J. derr/ TNC
Spotted Salamander
Ambystoma maculatum
 Large and dark with yellow
spots, 6-8 inches long
 Most common of Pennsylva-
nia’s fve mole salamanders
 Like all mole salamanders,
spends most of the year
underground
 Breeds in March, often forms
large breeding congregations
M.Currie/ TNC M.Currie/ TNC C. eiChelberger/ pNhp
Marbled Salamander
Ambystoma opacum
 Short, chunky, black and
white, 4-5 inches long
 Only fall-breeding mole sala-
mander (August–September)
 Females lay their eggs in dry
pool beds and guard them
until the pools food.
Jefferson Salamander
Ambystoma jeffersonianum
 Slender and dark with blue
fecking on sides, 4-7 inches
long
 Conspicuously long toes
 First mole salamander to
arrive in the spring (February–
March), often crossing snow
and ice
 Note: The Blue-spotted Sala-
mander (Ambystoma laterale) is
a similar species that is rarely
encountered in Pennsylvania.
It is currently known from
only three counties.
VERNAL POOL INDICATOR ANIMALS
5
Wood Frog
Lithobates sylvaticus
 Small earth-toned frog with
a black mask, ~2 inches long
 Raucous call sounds similar
to people laughing or ducks
quacking.
 Breeds February–March;
lays soft egg clusters in large
communal rafts
M.Currie/ TNC M. redMer l. keNNey
Eastern Spadefoot
Scaphiopus holbrookii
 Small primitive species of
frog, 2-3 inches in size
 Endangered in Pennsylvania
 Like mole salamanders, a
‘fossorial’ species that spends
most of the year under-
ground
 Their hind feet are equipped
with a hard projection they
use as a digging “spade” to
burrow into sandy soils.
Springtime Fairy Shrimp
Eubranchipus vernalis
 A large vernal pool crusta-
cean, 0.5 to ~2 inches in size
 Lays tough eggs that can
pass unharmed through the
gut of a bird or lie dormant
for decades in a dry pool
bed
 Eggs hatch when the pools
fll with water in winter or
early spring.
6
7
Green Frog
(Lithobates clamitans)
M.Currie/ TNC C. eiChelberger/ pNhp J. derr/ TNC
Spring Peeper
(Pseudacris crucifer)
Red-spotted Newt
(Notophthalmus viridescens)
Swamp Darner
(Epiaeschna heros)
b. leppo/ pNhp b. Moul r. koval
Meadowhawk
(Sympetrum sp.)
Four-toed Salamander
(Hemidactylium scutatum)
OTHER COMMON VERNAL POOL ANIMALS
7
Where and why vernal pools hold water depends on where the water comes from, the soils under the pool, and where the pool
is found on the landscape. Water can enter pools from the surface via run-off from rain and melting snows or from fooding of
nearby streams, ponds, or lakes. Water can enter the pool from below when the water table is near the surface and intersects the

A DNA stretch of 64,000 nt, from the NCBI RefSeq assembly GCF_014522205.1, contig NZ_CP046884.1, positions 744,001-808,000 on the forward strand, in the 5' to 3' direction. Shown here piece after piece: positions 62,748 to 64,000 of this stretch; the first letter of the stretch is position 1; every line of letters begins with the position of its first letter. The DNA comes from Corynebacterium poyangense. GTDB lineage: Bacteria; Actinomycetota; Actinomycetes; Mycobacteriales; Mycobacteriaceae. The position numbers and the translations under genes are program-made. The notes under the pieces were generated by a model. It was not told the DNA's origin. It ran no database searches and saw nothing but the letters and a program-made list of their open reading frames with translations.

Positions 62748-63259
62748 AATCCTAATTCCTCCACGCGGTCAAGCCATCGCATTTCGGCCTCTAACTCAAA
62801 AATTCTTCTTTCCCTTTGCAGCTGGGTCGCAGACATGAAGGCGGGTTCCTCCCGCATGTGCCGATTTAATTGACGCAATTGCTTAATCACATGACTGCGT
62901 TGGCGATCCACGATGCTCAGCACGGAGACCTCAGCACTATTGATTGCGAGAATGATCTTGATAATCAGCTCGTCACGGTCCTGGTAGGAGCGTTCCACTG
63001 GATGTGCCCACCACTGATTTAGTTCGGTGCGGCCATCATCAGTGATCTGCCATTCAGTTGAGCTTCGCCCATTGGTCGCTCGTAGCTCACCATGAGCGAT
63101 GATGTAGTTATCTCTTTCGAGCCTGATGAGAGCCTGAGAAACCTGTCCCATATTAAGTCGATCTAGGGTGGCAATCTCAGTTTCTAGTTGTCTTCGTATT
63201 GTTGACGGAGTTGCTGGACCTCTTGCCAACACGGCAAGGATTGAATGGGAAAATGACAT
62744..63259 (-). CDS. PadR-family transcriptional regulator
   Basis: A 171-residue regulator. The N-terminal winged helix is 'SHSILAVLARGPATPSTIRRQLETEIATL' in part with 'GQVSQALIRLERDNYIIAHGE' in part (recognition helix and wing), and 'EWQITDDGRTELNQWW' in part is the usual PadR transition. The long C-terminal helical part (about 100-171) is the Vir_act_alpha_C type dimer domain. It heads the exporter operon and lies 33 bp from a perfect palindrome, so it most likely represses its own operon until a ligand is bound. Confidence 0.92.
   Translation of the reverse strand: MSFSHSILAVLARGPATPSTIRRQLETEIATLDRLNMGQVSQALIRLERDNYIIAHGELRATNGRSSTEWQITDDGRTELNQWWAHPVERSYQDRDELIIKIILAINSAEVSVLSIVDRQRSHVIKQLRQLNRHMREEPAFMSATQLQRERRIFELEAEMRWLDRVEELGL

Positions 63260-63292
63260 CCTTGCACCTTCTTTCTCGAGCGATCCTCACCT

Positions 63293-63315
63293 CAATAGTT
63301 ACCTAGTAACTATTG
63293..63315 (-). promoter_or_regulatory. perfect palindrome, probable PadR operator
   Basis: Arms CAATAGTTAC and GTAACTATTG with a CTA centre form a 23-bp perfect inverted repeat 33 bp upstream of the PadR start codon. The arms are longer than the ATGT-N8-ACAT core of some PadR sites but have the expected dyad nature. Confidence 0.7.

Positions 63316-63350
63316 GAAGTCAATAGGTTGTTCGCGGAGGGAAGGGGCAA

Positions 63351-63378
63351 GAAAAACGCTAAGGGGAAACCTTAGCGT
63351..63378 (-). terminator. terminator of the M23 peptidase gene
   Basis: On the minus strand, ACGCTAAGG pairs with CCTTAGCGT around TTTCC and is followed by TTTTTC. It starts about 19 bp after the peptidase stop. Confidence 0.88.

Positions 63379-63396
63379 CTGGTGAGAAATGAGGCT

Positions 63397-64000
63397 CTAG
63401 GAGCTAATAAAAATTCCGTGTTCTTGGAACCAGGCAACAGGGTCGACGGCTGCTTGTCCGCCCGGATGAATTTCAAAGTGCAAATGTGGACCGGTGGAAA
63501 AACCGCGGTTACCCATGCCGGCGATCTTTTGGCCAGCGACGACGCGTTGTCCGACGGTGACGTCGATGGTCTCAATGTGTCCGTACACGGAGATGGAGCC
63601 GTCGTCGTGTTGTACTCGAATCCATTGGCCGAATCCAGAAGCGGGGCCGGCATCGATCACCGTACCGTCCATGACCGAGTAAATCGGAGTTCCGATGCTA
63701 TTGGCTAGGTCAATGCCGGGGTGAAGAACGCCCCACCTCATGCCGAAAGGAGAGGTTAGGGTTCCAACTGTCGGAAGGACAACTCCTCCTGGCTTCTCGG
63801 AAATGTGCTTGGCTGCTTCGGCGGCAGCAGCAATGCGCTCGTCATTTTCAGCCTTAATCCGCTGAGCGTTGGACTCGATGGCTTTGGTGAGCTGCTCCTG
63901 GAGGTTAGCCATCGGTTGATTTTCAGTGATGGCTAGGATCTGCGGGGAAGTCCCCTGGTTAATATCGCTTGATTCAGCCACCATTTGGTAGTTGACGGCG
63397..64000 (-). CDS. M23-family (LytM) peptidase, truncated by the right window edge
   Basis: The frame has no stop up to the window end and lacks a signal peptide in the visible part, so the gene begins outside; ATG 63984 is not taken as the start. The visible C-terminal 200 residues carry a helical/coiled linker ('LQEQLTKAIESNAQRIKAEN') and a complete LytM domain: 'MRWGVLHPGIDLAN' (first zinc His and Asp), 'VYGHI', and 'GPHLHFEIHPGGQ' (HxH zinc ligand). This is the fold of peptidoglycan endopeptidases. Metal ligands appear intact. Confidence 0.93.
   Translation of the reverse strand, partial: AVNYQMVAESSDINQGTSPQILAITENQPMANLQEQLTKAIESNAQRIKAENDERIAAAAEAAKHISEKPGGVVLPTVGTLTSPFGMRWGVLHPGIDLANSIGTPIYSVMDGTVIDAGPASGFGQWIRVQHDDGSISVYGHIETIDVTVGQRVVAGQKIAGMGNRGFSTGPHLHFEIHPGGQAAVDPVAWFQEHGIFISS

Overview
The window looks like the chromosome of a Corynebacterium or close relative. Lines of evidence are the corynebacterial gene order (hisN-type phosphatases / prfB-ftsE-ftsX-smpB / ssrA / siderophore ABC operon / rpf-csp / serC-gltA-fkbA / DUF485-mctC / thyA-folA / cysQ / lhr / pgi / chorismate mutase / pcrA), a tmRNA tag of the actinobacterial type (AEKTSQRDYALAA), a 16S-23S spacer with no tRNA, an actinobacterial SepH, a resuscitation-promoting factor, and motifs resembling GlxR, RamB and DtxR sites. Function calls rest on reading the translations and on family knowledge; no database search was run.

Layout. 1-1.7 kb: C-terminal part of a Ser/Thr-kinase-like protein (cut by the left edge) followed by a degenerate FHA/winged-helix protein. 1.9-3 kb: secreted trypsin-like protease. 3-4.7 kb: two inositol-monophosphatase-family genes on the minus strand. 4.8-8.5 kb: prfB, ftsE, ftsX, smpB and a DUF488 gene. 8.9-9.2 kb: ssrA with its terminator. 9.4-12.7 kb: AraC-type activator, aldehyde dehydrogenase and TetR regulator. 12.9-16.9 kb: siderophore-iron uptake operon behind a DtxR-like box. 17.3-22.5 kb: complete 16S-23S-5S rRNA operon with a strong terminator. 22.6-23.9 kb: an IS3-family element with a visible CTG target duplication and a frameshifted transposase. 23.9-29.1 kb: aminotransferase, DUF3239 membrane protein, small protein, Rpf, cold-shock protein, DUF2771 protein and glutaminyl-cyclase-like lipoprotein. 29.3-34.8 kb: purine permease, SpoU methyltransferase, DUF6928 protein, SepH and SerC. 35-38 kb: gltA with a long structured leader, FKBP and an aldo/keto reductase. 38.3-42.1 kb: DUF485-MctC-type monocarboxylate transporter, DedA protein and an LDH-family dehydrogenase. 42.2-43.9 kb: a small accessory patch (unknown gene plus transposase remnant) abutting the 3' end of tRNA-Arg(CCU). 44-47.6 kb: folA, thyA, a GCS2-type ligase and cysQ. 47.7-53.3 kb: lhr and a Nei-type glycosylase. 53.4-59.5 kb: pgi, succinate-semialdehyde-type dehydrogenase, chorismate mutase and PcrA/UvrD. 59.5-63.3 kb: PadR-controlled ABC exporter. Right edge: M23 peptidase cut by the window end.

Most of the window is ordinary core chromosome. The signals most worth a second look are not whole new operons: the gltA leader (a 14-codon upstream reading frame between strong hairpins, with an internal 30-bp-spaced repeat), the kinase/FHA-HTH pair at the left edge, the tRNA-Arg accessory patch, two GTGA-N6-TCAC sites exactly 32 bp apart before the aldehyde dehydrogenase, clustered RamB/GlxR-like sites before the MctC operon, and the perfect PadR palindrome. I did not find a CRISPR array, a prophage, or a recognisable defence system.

pool basin.
The soils under perched vernal pools are usually very “tight” and can slow or stop the downward movement of water. Soil tight-
ness is usually due to a high clay content or a hardpan layer. Hardpans typically form in soils where the water table fuctuates near
the surface, causing dissolved minerals to concentrate in a narrow band that hardens and becomes fairly impervious to water. In
contrast, vernal pools on foodplains may have very porous soils with water moving freely below the ground surface. The water
level in a foodplain pool may be directly related to the water level in a nearby stream or river.
Where a pool lies on the landscape (e.g. topography and geology) also affects hydrology. In Pennsylvania, vernal pools can oc-
cur on high ridgetops. Here, the only source of water is rainfall and melting winter snow. In contrast, vernal pools that occur at
the foot of a mountain may be flled with groundwater. A pool located on a slope may actually receive groundwater on the upslope
side and discharge it to the water table on the downslope side.
The hydrology of vernal pools can vary from year to year depending on the weather patterns, precipitation, stream fow, water
table levels, etc. If you observe the same pond over a number of years, you will see variations in how long it holds water, when it
goes dry, and when it reflls.
Finding vernal pools in Pennsylvania
Important factors in vernal pool formation are precipitation, topography, soil permeability, and bedrock. Vernal pools form un-
der a variety of hydrologic and geologic conditions that vary by region. In Pennsylvania, vernal pools most commonly form:
 in rolling, glaciated terrain with poorly developed drainage networks (northeast and northwest);
 on ridgetops and plateaus, in ridgetop saddles at the headwaters of small streams, and on the toeslopes of mountains (ridge and
valley, unglaciated plateau);
 in poorly drained valley bottoms and lowlands (Piedmont, statewide);